NO* (nitric oxide) produced chemically or enzymatically within the host plays an essential role in innate immunity. An important property of NO* is its ability to inhibit the growth of a broad range of pathogenic microbes. This project examines NO* interactions with the essential transition metals iron (Fe) and zinc (Zn) and their contribution the antimicrobial actions of NO* in the enteric pathogen Salmonella Typhimurium. The central hypothesis is that host NO* restricts bacterial replication by disrupting metal homeostasis.
The specific aims of the project are to: (1) Investigate the role of NO*-induced Fe efflux in Salmonella stress resistance - We have discovered that NO* induces Salmonella Fe efflux via a transporter called IceT (Iron-citrate efflux Transporter), which arrests growth and confers resistance to NO*, oxidative stress and antibiotics. Structural determinants of IceT function will be analyzed, and the relative contribution of IceT and other homologous (YieO) and non-homologous (FetAB) Fe efflux transporters to these phenotypes will be investigated. The roles of these transporters to Salmonella virulence and antibiotic killing in vivo will be determined. (2) Analyze the role of Zn transporters during nitrosative stress - We have found that NO* targets multiple Zn-containing metalloproteins and mobilizes free intracellular Zn.
This aim will test the hypothesis that Zn stress plays an important role in NO*-mediated antimicrobial actions. The effects of NO* on Zn compartmentalization and the expression of genes involved in Zn uptake and efflux will be measured. Salmonella mutants lacking specific Zn-responsive regulators (Zur, ZntR), Zn uptake systems (ZnuABC, ZupT) or Zn efflux systems (ZntA, ZntB, ZitB, YiiP) will be used to determine whether Zn is an important determinant of NO*-mediated cytotoxicity in Salmonella, both in vitro and during infection in vivo. (3) Assess the ability of Z-binding proteins to prevent mismetallation during nitrosative stress - The expression of two novel homologous Zn-binding proteins (STM1808, YeaR) has been found to be strongly induced by NO*. The ability of these proteins to prevent mismetallation of Fe- S cluster-containing metalloproteins and to promote the recovery of Zn-containing metalloproteins following nitrosative stress will be assessed. These studies will provide novel mechanistic insights into NO*-mediated antimicrobial actions relating to transition metal homeostasis.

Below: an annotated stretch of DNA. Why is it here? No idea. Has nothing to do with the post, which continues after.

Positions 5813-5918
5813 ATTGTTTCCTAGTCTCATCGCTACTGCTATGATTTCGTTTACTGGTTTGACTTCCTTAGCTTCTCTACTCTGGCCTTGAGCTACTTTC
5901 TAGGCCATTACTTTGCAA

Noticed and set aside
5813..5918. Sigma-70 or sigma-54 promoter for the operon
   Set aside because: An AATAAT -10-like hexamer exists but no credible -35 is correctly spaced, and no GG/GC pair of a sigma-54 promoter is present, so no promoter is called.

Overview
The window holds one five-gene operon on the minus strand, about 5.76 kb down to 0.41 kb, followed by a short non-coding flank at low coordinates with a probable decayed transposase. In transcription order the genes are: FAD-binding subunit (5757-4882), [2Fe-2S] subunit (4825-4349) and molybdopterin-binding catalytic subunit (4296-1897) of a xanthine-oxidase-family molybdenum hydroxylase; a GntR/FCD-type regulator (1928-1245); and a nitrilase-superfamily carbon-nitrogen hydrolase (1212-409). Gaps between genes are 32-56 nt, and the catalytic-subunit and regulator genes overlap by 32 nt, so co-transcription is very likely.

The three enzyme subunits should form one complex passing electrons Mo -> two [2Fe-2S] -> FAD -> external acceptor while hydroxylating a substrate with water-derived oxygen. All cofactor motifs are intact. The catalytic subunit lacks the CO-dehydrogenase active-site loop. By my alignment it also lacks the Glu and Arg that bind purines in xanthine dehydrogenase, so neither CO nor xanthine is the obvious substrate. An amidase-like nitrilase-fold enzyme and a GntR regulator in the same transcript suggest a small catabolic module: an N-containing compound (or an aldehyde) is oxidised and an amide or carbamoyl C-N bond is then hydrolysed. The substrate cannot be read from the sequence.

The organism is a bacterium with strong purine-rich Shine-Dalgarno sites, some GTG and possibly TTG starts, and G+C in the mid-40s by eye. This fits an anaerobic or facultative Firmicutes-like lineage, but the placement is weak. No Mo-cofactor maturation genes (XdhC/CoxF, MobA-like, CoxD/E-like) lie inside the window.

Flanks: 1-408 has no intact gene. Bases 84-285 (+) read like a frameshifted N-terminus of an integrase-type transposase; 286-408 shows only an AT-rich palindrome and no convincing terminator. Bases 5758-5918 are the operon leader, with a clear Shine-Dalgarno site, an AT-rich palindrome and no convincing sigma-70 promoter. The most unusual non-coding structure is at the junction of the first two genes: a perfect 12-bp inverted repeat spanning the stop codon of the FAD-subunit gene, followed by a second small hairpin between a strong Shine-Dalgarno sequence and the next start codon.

The body's immune cells produce nitric oxide to limit the growth of microorganisms. This research project analyzes the mechanisms by which nitric oxide exerts antimicrobial effects on the important human pathogen Salmonella enterica by disrupting zinc-containing proteins. These studies can lead to novel strategies for the prevention and treatment of infections.
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